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Transport and public health in China: the road to a healthy future

  • Author(s): Jiang, B
  • Liang, S
  • Peng, ZR
  • Cong, H
  • Levy, M
  • Cheng, Q
  • Wang, T
  • Remais, JV
  • et al.

Published Web Location

https://www.ncbi.nlm.nih.gov/pmc/articles/PMC5704968/
No data is associated with this publication.
Creative Commons Attribution-NonCommercial-ShareAlike 4.0 International Public License
Abstract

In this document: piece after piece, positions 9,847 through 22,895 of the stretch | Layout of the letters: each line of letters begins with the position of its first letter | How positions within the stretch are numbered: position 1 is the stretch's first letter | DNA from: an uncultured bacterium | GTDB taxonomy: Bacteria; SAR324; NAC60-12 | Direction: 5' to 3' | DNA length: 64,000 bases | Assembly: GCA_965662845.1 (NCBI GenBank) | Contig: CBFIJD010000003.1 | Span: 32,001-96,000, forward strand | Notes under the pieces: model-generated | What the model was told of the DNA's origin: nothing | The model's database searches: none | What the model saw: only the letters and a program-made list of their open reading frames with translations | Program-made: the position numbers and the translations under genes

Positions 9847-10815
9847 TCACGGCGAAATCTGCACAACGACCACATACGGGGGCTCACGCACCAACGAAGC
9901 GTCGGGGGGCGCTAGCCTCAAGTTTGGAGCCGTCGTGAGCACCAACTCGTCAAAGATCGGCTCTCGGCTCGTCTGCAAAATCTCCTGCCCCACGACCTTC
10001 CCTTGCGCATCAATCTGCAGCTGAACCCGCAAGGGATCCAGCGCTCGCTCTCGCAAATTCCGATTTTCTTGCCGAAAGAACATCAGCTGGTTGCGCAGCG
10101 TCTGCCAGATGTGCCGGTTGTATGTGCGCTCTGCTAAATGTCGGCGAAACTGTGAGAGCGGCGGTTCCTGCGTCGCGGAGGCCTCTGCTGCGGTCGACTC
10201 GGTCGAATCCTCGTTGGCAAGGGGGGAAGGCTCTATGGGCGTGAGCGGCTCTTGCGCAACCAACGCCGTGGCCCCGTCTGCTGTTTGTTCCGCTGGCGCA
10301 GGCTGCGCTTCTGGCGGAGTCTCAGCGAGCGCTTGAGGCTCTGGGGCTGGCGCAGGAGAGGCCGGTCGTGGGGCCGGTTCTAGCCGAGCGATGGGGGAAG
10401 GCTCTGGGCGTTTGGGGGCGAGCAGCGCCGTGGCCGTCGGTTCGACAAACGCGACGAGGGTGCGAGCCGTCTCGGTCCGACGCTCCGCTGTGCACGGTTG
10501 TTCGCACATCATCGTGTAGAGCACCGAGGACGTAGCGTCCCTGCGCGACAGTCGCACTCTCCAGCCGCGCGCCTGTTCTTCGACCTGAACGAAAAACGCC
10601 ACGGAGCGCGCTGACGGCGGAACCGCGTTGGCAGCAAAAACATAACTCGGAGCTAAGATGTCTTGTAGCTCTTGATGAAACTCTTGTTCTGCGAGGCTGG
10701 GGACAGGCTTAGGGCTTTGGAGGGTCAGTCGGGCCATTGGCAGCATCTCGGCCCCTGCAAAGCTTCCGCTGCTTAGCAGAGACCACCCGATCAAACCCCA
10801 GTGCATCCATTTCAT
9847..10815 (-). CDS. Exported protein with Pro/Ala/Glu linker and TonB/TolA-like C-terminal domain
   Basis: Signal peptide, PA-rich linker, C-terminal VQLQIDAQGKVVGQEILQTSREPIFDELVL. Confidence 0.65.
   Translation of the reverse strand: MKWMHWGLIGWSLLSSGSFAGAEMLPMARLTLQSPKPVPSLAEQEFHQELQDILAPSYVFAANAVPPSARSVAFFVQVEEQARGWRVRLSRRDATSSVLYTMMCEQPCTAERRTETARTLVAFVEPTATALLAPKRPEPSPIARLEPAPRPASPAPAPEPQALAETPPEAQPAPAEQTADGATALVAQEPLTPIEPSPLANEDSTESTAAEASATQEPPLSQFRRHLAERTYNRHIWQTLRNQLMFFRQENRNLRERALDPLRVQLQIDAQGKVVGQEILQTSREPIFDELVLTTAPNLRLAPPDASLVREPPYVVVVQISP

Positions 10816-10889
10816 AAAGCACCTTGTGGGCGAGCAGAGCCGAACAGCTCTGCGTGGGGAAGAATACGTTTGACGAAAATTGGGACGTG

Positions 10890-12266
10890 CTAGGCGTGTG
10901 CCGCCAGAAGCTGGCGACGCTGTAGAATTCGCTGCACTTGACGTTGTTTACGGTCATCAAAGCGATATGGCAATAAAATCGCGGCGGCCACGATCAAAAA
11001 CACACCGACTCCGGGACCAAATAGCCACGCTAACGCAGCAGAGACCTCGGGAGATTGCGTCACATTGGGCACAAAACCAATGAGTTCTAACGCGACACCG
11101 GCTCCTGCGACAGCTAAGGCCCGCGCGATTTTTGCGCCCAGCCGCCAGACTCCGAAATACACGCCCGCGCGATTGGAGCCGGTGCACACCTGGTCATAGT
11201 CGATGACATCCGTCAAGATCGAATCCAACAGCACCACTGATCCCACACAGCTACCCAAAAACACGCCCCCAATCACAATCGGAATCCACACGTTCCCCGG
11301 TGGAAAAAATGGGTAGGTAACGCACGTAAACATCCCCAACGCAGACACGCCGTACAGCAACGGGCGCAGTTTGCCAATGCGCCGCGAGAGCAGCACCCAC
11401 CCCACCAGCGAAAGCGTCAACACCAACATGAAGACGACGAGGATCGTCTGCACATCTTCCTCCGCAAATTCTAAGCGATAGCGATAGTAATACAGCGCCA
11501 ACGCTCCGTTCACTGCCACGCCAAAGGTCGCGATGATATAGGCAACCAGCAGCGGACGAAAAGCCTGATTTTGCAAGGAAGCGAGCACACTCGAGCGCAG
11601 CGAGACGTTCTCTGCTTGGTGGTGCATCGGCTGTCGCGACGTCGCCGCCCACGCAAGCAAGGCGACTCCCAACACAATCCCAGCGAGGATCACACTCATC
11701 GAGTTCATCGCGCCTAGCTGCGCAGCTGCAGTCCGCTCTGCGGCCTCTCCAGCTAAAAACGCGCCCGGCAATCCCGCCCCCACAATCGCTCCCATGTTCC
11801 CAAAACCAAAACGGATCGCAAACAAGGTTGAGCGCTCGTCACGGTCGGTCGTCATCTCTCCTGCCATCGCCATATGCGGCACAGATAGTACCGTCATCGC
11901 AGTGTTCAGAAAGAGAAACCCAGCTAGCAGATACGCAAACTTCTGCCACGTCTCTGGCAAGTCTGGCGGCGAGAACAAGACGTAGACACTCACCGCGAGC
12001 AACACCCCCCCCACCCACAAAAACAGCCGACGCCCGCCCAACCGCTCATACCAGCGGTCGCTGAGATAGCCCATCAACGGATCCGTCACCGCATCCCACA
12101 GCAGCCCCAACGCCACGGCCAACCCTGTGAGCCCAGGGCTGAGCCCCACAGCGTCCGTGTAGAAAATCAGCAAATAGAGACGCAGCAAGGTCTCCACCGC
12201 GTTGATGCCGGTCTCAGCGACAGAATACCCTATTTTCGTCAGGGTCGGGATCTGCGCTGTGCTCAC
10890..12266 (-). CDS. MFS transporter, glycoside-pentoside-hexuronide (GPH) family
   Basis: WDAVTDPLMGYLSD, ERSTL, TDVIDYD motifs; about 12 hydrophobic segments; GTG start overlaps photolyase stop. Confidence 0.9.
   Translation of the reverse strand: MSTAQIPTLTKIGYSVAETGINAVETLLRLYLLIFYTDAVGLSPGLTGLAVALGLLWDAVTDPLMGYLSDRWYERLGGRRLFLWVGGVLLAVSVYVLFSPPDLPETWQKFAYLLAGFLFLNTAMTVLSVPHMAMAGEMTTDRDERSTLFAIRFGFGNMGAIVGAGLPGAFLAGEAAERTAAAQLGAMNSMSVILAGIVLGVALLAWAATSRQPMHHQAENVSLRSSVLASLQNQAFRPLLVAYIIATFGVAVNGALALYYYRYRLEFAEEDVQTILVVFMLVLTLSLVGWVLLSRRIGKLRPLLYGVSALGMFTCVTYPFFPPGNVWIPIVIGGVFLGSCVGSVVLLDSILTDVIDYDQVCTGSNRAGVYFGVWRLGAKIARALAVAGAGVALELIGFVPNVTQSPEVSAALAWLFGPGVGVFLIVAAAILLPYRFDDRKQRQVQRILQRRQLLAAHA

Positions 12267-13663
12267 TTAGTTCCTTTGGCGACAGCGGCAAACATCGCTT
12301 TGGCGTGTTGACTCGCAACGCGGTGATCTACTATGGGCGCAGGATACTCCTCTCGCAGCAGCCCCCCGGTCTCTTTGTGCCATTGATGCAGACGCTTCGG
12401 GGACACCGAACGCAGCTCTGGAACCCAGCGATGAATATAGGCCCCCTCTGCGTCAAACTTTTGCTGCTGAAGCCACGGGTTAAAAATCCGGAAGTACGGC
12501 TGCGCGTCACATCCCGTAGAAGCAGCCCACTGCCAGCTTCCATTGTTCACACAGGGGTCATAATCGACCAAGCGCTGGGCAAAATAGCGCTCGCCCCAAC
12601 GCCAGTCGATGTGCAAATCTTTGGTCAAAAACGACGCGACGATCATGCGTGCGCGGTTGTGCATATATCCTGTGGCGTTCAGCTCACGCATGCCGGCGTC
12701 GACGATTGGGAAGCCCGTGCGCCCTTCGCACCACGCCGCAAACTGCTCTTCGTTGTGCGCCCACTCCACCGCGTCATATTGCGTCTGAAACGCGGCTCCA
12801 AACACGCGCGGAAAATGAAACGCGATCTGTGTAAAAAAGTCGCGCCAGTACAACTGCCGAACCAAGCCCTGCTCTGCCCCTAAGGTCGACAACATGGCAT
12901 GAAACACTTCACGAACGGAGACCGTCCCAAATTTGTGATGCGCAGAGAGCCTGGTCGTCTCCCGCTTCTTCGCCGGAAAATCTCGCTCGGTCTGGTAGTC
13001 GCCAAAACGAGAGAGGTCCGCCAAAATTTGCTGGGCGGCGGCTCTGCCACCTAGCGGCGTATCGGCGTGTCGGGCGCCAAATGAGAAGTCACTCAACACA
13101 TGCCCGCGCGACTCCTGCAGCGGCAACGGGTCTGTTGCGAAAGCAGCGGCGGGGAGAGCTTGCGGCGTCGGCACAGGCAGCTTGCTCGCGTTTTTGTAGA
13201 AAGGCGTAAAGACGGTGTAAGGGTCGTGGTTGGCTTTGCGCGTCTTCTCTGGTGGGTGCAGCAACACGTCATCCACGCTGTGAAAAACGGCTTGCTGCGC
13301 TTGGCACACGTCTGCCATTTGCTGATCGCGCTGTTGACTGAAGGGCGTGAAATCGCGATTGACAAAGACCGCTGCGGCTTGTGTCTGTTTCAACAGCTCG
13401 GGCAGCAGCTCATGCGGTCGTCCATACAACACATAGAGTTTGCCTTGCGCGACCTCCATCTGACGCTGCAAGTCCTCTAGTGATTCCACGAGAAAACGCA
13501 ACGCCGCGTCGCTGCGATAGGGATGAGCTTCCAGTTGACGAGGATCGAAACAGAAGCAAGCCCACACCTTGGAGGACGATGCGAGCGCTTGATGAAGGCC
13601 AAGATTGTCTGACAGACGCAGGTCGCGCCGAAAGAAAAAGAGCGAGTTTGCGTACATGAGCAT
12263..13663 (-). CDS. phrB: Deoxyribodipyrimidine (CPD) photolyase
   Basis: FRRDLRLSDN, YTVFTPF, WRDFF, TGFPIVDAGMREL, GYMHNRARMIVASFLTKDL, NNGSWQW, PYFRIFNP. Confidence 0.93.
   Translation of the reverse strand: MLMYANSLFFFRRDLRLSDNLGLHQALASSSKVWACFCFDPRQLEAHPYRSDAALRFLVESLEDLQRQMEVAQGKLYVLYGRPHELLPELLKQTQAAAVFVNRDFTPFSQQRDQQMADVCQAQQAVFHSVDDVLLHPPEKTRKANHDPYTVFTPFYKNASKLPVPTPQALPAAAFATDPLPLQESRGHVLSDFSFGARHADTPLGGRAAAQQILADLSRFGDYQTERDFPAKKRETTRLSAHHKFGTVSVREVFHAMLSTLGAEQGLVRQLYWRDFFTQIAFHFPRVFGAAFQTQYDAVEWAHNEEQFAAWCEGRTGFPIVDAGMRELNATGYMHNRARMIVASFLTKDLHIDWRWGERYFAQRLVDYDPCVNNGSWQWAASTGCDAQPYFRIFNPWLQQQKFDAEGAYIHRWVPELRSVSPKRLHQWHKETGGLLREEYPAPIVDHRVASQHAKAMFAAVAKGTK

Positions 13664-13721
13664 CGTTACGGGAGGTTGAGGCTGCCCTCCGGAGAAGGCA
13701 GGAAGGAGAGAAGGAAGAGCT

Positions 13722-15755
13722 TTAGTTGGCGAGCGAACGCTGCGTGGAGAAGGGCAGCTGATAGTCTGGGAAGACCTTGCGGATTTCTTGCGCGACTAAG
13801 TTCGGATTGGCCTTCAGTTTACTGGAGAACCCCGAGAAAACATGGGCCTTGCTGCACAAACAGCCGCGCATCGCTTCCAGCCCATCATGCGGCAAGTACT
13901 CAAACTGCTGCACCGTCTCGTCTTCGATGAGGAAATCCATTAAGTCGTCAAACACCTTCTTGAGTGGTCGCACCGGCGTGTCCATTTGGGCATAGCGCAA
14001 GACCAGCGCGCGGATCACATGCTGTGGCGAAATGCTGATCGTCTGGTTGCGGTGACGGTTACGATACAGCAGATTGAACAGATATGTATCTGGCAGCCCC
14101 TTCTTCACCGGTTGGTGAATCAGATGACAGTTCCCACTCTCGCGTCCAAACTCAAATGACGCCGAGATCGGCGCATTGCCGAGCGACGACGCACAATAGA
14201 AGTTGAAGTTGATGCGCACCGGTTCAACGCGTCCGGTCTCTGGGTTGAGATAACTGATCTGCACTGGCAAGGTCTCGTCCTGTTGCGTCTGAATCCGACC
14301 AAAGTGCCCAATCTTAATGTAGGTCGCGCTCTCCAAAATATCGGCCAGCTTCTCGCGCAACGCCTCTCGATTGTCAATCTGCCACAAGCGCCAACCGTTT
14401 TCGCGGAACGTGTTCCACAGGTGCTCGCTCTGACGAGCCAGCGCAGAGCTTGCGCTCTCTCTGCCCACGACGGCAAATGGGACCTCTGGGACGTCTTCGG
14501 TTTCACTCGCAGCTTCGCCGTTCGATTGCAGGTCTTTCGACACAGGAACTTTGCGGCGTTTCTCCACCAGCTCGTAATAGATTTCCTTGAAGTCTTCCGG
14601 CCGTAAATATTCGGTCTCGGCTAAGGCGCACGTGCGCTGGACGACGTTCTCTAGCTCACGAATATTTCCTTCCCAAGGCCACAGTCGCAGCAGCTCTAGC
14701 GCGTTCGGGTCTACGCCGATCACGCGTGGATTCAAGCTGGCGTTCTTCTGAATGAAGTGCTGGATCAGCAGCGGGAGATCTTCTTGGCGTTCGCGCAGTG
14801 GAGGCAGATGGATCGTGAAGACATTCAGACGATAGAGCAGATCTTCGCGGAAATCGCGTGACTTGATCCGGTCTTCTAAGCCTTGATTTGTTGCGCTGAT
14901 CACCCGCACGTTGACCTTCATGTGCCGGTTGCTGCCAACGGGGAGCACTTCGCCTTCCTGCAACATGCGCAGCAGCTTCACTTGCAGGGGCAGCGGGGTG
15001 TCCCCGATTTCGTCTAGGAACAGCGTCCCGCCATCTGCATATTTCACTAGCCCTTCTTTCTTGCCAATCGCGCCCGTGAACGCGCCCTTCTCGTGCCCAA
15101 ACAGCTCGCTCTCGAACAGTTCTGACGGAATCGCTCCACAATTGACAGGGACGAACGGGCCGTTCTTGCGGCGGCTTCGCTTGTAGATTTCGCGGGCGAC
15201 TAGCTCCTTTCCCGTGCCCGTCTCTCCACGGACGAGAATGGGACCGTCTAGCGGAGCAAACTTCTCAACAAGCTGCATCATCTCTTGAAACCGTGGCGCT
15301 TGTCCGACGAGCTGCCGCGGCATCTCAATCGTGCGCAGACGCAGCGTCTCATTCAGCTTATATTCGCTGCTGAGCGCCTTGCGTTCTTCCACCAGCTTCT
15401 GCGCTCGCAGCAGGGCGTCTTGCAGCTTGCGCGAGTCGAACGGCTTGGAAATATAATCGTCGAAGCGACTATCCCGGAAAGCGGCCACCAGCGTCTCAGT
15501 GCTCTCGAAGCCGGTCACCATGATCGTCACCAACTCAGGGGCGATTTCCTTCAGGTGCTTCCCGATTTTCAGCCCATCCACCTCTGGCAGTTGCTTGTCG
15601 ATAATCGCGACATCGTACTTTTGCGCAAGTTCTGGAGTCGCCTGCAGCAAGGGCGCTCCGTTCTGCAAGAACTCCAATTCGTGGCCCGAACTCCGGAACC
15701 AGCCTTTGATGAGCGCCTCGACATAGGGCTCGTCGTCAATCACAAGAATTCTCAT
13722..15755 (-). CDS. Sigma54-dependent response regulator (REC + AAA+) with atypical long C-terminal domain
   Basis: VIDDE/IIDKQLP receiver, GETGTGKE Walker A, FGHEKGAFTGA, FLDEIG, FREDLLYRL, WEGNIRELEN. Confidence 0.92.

© 2017 Elsevier Ltd Transportation-related risk factors are a major source of morbidity and mortality in China, where the expansion of road networks and surges in personal vehicle ownership are having profound effects on public health. Road traffic injuries and fatalities have increased alongside increased use of motorised transport in China, and accident injury risk is aggravated by inadequate emergency response systems and trauma care. National air quality standards and emission control technologies are having a positive effect on air quality, but persistent air pollution is increasingly attributable to a growing and outdated vehicle fleet and to famously congested roads. Urban design favours motorised transport, and physical activity and its associated health benefits are hindered by poor urban infrastructure. Transport emissions of greenhouse gases contribute substantially to regional and global climate change, which compound public health risks from multiple factors. Despite these complex challenges, technological advances and innovations in planning and policy stand to make China a leader in sustainable, healthy transportation.

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